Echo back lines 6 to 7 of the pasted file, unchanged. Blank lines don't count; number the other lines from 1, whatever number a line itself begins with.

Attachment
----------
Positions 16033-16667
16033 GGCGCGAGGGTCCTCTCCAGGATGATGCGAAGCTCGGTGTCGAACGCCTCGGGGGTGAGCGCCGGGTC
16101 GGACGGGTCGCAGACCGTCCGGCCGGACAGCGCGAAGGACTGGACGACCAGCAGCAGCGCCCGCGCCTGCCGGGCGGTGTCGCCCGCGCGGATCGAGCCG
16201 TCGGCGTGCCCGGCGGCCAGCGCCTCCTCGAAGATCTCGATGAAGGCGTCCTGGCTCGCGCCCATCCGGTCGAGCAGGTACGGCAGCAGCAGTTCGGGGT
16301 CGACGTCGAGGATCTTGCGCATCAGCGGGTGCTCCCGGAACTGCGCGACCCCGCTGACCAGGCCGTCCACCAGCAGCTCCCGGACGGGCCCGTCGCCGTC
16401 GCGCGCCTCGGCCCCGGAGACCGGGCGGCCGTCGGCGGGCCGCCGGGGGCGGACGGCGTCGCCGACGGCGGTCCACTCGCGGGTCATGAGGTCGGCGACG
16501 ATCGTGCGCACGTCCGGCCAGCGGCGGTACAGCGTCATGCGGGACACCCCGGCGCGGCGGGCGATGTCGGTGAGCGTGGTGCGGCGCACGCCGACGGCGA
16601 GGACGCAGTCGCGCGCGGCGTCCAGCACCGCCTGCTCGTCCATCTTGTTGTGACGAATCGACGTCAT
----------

16401 GCGCGCCTCGGCCCCGGAGACCGGGCGGCCGTCGGCGGGCCGCCGGGGGCGGACGGCGTCGCCGACGGCGGTCCACTCGCGGGTCATGAGGTCGGCGACG
16501 ATCGTGCGCACGTCCGGCCAGCGGCGGTACAGCGTCATGCGGGACACCCCGGCGCGGCGGGCGATGTCGGTGAGCGTGGTGCGGCGCACGCCGACGGCGA